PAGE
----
OBERLIN, Louisiana — It was a grave insult.
A Louisiana widow was stunned when a small cemetery in her community denied her the right to bury her husband, a sheriff’s deputy, because he was Black and that the burial ground was for whites only.
Karla Semien of Oberlin wrote on Facebook that a woman at the Oaklin Springs Cemetery in southwest Louisiana told her that her husband could not be buried there because it was for whites only.
“She stood in front of me and all my kids wow what a slap in the face. I just can’t believe in 2021 in oberlin Louisiana this is happening,” Semien wrote.
“To be told this is like we were nothing. He was nothing? He put his life on the line for them,” Semien told KPLC-TV on Wednesday.
Days later, the board of the cemetery held an emergency meeting to remove the shocking clause that had been in their sales contracts since the 1950s.
H. Creig Vizena, board president for the cemetery said he was stunned and ashamed to learn that the family of Allen Parish Sheriff’s Deputy Darrell Semien, who died of cancer at age 55, had been told that he could not be buried at the cemetery because he was Black.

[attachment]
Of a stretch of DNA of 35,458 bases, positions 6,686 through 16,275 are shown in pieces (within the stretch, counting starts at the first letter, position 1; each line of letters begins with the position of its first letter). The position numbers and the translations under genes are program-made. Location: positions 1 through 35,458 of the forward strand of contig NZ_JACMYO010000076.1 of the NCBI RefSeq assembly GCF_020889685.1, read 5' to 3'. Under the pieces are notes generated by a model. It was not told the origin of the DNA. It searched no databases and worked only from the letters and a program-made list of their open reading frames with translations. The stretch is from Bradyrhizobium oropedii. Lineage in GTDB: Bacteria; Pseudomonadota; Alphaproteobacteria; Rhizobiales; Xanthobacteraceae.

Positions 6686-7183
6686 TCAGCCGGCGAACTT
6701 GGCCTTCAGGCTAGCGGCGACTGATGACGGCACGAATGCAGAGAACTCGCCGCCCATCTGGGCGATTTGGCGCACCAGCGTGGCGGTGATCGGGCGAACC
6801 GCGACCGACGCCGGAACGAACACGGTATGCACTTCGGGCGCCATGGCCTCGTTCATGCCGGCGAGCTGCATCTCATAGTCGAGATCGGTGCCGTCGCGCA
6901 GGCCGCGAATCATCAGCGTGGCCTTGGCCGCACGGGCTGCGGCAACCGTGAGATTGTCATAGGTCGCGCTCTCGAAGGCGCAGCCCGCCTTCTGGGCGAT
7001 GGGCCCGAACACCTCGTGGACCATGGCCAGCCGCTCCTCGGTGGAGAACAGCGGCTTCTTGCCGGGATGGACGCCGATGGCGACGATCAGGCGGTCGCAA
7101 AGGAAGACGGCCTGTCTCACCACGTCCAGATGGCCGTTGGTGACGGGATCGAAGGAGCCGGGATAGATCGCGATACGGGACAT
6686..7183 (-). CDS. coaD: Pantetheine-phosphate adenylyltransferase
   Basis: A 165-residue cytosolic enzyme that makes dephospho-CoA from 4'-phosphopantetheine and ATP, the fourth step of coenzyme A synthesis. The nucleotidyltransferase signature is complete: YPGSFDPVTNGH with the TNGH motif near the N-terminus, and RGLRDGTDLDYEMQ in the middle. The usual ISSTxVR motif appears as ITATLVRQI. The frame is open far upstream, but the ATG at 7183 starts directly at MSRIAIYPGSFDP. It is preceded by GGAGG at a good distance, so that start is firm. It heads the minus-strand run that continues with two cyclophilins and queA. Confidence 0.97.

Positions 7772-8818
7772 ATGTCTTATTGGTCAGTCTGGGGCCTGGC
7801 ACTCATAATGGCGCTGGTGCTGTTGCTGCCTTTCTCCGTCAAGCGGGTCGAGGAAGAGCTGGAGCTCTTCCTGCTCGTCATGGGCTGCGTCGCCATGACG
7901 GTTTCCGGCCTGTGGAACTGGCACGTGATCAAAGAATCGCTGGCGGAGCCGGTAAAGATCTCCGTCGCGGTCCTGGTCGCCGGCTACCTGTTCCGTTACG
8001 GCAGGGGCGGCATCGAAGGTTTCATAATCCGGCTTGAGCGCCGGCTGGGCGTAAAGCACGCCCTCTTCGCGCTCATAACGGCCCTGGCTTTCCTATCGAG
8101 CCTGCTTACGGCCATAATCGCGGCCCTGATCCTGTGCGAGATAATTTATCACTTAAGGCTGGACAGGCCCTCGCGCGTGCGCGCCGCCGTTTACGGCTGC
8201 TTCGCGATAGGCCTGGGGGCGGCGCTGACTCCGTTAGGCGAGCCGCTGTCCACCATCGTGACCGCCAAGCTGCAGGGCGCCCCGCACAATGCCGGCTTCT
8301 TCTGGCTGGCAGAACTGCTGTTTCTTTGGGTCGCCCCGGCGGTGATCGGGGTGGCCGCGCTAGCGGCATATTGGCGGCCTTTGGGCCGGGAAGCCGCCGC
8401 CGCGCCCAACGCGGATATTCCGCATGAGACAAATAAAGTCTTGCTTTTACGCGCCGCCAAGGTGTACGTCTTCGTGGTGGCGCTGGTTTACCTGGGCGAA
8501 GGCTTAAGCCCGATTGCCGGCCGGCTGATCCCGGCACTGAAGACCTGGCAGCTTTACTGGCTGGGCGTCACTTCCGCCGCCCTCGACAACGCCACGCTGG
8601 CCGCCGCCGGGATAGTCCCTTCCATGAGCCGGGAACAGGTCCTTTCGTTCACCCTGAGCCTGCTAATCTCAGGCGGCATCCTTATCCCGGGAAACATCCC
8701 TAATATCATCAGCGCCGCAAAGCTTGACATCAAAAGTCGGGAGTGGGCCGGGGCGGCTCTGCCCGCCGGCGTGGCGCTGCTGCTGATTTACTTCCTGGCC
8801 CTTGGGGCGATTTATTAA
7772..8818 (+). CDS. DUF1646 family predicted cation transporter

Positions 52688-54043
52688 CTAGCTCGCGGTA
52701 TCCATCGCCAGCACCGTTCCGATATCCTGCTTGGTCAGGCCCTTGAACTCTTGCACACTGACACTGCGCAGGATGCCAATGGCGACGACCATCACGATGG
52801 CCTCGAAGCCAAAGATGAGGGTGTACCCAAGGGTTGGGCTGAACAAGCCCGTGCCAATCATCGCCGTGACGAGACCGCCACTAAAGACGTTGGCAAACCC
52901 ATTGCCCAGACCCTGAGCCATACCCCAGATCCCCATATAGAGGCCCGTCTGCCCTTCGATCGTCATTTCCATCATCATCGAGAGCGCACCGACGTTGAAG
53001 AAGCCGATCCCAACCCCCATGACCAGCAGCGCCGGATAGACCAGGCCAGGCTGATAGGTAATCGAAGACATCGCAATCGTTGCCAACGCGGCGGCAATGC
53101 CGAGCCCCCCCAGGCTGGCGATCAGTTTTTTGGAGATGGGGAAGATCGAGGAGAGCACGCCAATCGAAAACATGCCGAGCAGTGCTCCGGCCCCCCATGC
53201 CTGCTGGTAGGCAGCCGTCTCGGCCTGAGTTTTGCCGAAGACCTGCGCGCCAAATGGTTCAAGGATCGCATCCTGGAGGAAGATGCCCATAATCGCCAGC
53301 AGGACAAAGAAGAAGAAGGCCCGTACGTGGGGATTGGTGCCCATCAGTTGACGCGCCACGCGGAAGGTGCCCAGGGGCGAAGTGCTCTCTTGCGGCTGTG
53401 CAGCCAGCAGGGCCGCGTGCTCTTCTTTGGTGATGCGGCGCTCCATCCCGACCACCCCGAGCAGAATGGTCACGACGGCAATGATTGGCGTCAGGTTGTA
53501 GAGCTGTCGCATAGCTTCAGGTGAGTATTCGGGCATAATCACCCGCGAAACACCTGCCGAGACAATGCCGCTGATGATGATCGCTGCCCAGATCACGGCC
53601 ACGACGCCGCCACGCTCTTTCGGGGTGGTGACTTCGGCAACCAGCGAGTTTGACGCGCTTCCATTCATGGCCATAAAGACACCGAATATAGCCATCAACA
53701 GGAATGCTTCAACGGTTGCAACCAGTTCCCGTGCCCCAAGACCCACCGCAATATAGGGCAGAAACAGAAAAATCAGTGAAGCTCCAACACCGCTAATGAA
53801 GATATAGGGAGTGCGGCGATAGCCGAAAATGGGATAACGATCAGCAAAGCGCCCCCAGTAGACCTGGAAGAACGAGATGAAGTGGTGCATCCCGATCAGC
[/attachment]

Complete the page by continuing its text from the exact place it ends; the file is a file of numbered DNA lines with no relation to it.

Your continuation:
“It never came up,” says Vizena. “I take full responsibility for that. I’ve been the President of this board for several years now. I take full responsibility for not reading the by-laws.”
Vizena said when he told other members about the language, they all agreed it had to be fixed.
He said a relative of his was the woman who told the family about the race clause, and she was “relieved of her duties.”
Vizena said he apologized to the family and offered one of his own plots in the small cemetery, but the offer was turned down. The family said Semien couldn’t rest easily there.
“My dad wasn’t any man, he was a phenomenal man,” daughter Shayla Semien told KATC-TV. “He was a police officer in this same community for 15 years. He was denied a place to lay because of the color of his skin.”
Vizena said the episode is “a stain that’s going to be on our cemetery and our community for a long time.”